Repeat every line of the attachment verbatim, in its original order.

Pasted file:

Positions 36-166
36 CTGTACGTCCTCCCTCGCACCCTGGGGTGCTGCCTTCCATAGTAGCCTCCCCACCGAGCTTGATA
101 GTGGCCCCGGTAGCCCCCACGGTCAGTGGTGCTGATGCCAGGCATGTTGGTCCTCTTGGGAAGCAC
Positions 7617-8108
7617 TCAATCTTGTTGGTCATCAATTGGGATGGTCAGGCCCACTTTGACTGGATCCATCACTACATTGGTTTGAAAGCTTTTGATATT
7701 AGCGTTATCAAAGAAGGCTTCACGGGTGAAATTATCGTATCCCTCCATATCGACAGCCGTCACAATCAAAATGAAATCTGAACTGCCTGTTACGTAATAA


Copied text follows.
Positions 36-166
36 CTGTACGTCCTCCCTCGCACCCTGGGGTGCTGCCTTCCATAGTAGCCTCCCCACCGAGCTTGATA
101 GTGGCCCCGGTAGCCCCCACGGTCAGTGGTGCTGATGCCAGGCATGTTGGTCCTCTTGGGAAGCAC
Positions 7617-8108
7617 TCAATCTTGTTGGTCATCAATTGGGATGGTCAGGCCCACTTTGACTGGATCCATCACTACATTGGTTTGAAAGCTTTTGATATT
7701 AGCGTTATCAAAGAAGGCTTCACGGGTGAAATTATCGTATCCCTCCATATCGACAGCCGTCACAATCAAAATGAAATCTGAACTGCCTGTTACGTAATAA